8 Million Stories: Me on Me

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I am sleeping with myself. It’s happened four times now. I’m with my boyfriend, Ben, mid-coitus and I close my eyes and picture, well, me. Naked and doing it. Girl on girl. When I open my eyes, I see him, but not completely. It’s still sort of me—an imagined, hybrid of the two of us. The me-Ben, doing me.

It all started when I took my 27-year-old, WASP boyfriend to meet my even WASPier grandmother, Betty. Ben and I were three years into our relationship and blissfully shacked up in a Park Slope studio. I wasn’t nervous bringing him to my grandmother’s, but I should have been. “You know,” she said, eyeing the two of us over her requisite cup o’ gin. “You two look alike. It’s uncanny, really. You might be related.”

It didn’t take a particularly keen observer to note the physical similarities between Ben and myself. In this city of full of “individuals,î we were anything but. Ben and I are both tall (he’s 6-foot-2 and I’m 5-foot-8) and, at the time, in our mid-twenties. We’re both blond, pale and blue-eyed. We have cheeky baby faces and are round in parts. Ben’s a bit more round overall, and I’m round in three choice locations: my face, stomach and butt. We’d often joked that if I popped out a baby that was anything other than blond, big-assed and chipmunk-like, it would be no secret that Mommy was a tramp.

So, at first, I let Grandma Betty’s comment slide. But as the days wore on, her words kept popping into my head. The visualizations started: over dinner, in the shower, kissing on the couch. Crisis set in. Google (and tequila) provided much-needed relief by establishing that I was not, in fact, screwing my first cousin. But it wouldn’t stop. Then, I had my first Ben-as-me sex moment: I looked at him, sweating like a pig and furiously going at it and—saw me. I jumped out of bed, citing a sudden bout of nausea—not entirely a lie—and we left it at that.

It took a week for Ben to get into my pants again. When he finally managed it, I found myself examining him with the same mercilessness I used when critiquing myself. He kissed my neck and calves; I eewed and icked over his lumps and errant hairs. I began calling him “moobs” (man boobs). It was gross behavior, and I wasn’t proud. But I couldn’t stop. Hello, my name is Catherine, and I’m a bitch.

I hit rock bottom one Sunday during brunch. My friend Zach pointed out that Ben and I showed up dressed like twins, and I burst into tears. I called my sister, Molly, and made her rush across town. With my nose dribbling into a glass of red wine, I explained everything.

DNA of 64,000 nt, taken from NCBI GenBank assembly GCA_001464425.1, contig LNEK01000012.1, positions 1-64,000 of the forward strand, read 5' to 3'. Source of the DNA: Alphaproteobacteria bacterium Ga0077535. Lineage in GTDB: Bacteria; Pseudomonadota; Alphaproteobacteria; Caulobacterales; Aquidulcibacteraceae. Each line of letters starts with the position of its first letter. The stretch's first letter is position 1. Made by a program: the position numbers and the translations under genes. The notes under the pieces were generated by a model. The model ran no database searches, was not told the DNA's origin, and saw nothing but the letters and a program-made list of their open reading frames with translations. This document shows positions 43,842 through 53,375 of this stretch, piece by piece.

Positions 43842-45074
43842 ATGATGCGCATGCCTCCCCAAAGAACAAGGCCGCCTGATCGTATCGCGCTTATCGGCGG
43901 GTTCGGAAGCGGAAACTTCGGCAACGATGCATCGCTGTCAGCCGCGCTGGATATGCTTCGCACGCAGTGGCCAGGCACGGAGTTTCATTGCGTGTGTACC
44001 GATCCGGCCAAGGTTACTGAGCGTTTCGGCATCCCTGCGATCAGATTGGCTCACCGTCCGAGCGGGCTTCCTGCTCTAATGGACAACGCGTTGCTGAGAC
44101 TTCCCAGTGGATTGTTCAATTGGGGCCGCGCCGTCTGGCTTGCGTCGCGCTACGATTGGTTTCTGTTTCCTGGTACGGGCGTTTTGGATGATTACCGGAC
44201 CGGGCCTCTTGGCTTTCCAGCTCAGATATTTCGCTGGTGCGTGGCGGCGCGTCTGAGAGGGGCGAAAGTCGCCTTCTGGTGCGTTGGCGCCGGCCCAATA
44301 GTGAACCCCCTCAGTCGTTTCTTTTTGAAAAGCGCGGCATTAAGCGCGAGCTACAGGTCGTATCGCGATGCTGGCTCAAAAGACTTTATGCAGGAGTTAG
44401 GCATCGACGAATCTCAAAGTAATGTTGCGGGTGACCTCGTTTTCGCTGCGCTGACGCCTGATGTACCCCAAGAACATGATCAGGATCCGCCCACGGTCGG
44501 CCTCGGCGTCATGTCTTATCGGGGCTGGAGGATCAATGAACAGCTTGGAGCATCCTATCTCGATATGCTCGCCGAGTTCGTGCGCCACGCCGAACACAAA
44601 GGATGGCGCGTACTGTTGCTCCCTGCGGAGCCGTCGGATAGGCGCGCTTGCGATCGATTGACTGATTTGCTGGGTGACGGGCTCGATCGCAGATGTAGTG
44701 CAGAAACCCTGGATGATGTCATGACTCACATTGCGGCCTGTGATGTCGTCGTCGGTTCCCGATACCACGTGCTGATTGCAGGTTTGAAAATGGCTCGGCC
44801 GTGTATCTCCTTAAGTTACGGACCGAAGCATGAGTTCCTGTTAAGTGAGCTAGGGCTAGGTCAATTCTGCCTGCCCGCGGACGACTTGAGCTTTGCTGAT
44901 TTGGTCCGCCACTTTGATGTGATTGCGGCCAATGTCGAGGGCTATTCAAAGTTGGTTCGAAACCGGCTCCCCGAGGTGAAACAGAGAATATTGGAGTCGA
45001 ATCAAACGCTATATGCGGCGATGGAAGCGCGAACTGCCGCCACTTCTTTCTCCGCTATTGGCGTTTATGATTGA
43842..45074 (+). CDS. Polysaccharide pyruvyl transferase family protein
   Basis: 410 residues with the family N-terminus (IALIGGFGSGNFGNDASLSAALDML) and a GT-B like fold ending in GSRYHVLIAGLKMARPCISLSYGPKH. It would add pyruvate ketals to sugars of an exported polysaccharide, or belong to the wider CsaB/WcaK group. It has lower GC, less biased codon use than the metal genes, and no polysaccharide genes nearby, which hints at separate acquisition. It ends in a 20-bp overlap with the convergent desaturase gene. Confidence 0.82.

“You know what you’re doing, right?” she asked. “You’re being Mom. You are doing what she does with us.” She was right.

Our kick-ass, lawyer mother is a fantastic role model and intensely proud of her daughters. Really. You’ll get no complaints from me. But she does pick on me about the small, physical stuff. You should wear your hair this way, or, you’ve put on a few pounds. I always forgive her because I know those jibes are really about her, not me. How I, as her daughter, show her something about the kind of woman she is. I’m a walking, talking mirror that my mother can’t escape. So her nagging is forgivable, but it’s not behavior I’d hoped to mimic. Unfortunately, I apparently had a real knack for projection—to the point of actual hallucination.

“Yes, it’s true, you’re probably insane,” my sister said. “But now that you’re aware of it, you can try and stop yourself.” Was she right? Could I stop myself? I desperately wanted to, but I wasn’t so sure.

Ben finally confronted me about our non-existent sex life. “What the hell is going on?” he asked. I explained as gently as I could and watched as he tried to take it all in. “So, you’re upset because you’re picturing yourself as me, and that’s a bad thing?”

I deserved to be dumped. Or institutionalized. But I assured him that I really wasn’t harping on his flaws; I was harping on my own. Ben wasn’t perfect, but he was very handsome. I wanted him. I always had. “Because I’m so hot?” he asked.
“Because you’re so hot,” I said. He laughed, looked utterly bewildered, and told me I was nuts. I agreed and we haven’t spoken of it since.

I still picture me during sex, and I still struggle with it. At least now I know I’ve got more important things to worry about than seeing myself as a big, teddy bear type—like Ben. I have to deal with my own insecurities before (fingers crossed) he and I make those blond-haired babies and I start projecting with a new generation. So for now, my goal is simple: get over myself. Literally.

Catherine Pearson is an editor and freelance writer. She lives in Brooklyn.

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